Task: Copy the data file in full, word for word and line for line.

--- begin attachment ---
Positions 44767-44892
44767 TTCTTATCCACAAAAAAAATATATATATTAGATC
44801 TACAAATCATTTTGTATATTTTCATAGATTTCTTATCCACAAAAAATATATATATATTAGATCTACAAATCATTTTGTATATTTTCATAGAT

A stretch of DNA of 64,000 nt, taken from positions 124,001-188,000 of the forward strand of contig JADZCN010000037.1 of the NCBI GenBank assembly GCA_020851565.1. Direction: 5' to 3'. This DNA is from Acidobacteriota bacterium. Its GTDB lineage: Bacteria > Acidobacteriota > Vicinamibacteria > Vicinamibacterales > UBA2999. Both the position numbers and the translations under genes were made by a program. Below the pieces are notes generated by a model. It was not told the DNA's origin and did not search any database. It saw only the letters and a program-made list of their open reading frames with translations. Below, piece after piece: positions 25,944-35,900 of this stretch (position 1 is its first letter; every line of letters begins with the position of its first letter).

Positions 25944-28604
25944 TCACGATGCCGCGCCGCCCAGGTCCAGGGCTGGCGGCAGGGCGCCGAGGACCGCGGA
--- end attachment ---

Positions 44767-44892
44767 TTCTTATCCACAAAAAAAATATATATATTAGATC
44801 TACAAATCATTTTGTATATTTTCATAGATTTCTTATCCACAAAAAATATATATATATTAGATCTACAAATCATTTTGTATATTTTCATAGAT

A stretch of DNA of 64,000 nt, taken from positions 124,001-188,000 of the forward strand of contig JADZCN010000037.1 of the NCBI GenBank assembly GCA_020851565.1. Direction: 5' to 3'. This DNA is from Acidobacteriota bacterium. Its GTDB lineage: Bacteria > Acidobacteriota > Vicinamibacteria > Vicinamibacterales > UBA2999. Both the position numbers and the translations under genes were made by a program. Below the pieces are notes generated by a model. It was not told the DNA's origin and did not search any database. It saw only the letters and a program-made list of their open reading frames with translations. Below, piece after piece: positions 25,944-35,900 of this stretch (position 1 is its first letter; every line of letters begins with the position of its first letter).

Positions 25944-28604
25944 TCACGATGCCGCGCCGCCCAGGTCCAGGGCTGGCGGCAGGGCGCCGAGGACCGCGGA